“I grew up in Brewarrina but I moved here, to Nyngan, for my kids’ education – My Dad’s side is Kamileroi and mum’s side is Murrawarri, which makes me Murrawarri”.
Priscilla Lord works as an artist in Nyngan, where her artworks are featured on several public buildings, including the Nyngan Aboriginal Land Council, and the Local School, where she works to educate children in Aboriginal art and culture. Her artworks are even in Nyngan’s sister city of Tongling.
“Sometimes they get it, sometimes they don’t. I try to explain the way that I paint, and the kids can decide whether that is meaningful to them or not”.
Priscilla’s art is derivative of what is called ‘dot painting’. Using this format, she finds ways to make that relevant to her experience, so the artworks sometimes are a combination of contemporary and traditional styles. Light and colour are used in conjunction with traditional motifs to tell locally relevant stories.
“I’m ‘dot mad’. I can just sit for hours and paint my stories using dots – I can get lost in there, and the whole night can go by while I’ve been working on a painting”.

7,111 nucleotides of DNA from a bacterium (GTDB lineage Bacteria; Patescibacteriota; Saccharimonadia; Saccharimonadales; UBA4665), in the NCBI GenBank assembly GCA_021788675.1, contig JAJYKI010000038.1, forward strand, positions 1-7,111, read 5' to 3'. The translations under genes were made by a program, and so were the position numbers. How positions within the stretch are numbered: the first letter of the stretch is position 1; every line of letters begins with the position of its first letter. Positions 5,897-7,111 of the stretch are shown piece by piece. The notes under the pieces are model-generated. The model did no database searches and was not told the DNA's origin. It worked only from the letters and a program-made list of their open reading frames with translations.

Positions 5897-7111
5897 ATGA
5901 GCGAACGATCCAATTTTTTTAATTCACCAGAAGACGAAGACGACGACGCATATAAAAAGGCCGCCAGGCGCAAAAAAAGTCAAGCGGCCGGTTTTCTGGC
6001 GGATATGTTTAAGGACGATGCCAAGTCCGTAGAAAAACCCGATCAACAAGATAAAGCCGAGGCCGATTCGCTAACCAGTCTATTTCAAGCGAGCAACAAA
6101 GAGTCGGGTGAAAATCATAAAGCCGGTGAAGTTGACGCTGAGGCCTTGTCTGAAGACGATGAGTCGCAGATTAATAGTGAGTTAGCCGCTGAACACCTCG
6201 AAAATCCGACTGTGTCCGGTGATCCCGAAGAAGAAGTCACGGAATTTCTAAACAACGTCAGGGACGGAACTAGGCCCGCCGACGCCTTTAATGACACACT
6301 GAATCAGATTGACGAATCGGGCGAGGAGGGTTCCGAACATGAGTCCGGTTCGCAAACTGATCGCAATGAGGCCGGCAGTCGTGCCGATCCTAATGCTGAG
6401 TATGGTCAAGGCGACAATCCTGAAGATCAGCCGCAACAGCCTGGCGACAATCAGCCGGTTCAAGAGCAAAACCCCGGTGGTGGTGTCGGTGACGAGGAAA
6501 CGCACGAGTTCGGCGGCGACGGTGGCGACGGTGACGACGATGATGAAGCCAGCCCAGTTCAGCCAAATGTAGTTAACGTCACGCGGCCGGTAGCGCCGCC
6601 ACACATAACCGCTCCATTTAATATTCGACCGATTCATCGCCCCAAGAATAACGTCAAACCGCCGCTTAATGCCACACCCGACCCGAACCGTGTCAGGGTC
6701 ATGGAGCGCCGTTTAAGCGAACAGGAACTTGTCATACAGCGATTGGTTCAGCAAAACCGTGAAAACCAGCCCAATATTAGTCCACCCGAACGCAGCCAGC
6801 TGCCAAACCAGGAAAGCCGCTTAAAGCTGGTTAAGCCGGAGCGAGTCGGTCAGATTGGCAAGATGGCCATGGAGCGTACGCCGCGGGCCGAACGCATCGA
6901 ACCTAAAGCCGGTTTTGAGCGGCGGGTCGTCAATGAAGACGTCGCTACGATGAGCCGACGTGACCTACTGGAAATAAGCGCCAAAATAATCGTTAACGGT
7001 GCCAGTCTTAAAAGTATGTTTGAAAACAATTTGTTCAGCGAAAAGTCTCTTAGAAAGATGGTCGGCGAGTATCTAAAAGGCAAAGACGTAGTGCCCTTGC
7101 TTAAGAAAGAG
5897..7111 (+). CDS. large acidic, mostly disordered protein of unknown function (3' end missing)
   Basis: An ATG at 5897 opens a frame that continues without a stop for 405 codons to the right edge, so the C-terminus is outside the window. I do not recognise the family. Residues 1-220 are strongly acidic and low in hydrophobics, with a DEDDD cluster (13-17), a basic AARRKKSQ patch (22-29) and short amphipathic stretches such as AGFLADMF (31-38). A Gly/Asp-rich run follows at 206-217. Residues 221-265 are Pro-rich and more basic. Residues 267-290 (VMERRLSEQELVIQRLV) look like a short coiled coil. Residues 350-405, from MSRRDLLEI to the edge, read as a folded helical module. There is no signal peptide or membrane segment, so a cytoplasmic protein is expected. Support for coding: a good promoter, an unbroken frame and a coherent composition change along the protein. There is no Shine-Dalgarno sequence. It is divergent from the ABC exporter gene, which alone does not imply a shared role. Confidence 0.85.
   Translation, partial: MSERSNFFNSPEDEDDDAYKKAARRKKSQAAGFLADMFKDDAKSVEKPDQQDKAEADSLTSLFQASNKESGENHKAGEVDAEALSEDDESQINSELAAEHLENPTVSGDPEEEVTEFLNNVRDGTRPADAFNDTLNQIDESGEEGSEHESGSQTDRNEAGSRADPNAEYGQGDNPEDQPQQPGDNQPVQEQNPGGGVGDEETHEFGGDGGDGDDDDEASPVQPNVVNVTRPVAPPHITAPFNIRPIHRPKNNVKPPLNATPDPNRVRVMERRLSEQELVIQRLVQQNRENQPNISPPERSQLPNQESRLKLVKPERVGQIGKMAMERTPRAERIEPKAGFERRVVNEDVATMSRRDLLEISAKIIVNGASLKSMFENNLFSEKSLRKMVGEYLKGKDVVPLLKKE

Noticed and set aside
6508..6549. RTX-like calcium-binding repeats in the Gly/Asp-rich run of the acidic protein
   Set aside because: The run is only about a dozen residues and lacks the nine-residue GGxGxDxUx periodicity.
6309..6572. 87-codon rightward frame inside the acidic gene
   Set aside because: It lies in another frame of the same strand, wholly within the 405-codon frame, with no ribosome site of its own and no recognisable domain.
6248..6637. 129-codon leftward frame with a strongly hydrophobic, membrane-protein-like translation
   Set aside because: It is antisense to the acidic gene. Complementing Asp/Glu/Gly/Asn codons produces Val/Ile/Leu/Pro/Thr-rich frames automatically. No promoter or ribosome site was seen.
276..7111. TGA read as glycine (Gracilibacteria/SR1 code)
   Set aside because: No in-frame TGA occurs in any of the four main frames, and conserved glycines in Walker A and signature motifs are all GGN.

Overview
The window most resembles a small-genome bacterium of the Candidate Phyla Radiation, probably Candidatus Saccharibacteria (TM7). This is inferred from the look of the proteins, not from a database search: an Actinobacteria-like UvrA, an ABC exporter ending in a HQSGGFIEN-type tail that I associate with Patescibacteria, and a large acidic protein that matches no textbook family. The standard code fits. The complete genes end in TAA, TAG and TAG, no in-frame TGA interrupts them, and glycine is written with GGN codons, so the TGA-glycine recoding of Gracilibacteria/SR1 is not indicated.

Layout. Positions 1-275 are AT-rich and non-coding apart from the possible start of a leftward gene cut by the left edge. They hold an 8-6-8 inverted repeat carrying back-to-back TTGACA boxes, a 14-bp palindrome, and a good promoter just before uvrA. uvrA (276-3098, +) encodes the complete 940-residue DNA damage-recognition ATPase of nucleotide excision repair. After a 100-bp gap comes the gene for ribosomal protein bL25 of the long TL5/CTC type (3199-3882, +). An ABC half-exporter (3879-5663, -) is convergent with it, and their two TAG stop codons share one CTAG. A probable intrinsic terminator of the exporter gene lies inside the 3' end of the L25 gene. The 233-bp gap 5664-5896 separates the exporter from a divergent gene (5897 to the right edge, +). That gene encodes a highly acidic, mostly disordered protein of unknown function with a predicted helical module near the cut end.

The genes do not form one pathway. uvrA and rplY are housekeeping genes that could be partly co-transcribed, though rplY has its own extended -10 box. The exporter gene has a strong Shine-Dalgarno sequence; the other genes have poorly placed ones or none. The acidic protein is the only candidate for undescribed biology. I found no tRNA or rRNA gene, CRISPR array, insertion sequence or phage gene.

The paintings that Priscilla makes describe the local area; the geographic features are represented in a way that is meaningful to the three tribal groups that are present in the Nyngan area: Wongaibon (Wangaaypuwan), Ngiyampaa and Weilwan (Wayilwan) - along with symbols representing gatherings, campfire and story.
“Each circle represents different nations and people that mix and flow together within a community, and how they move together and between different family groups”.
A natural leader and teacher, Priscilla uses her art to open conversations and allow for people to talk and share their stories and experience. The effect is one of a truly modern Aboriginal circumstance – one that describes the world she lives in, not a past that she has been taken away from, or a future that she doesn’t know.
“We share by doing. It’s all there if people want to see it”.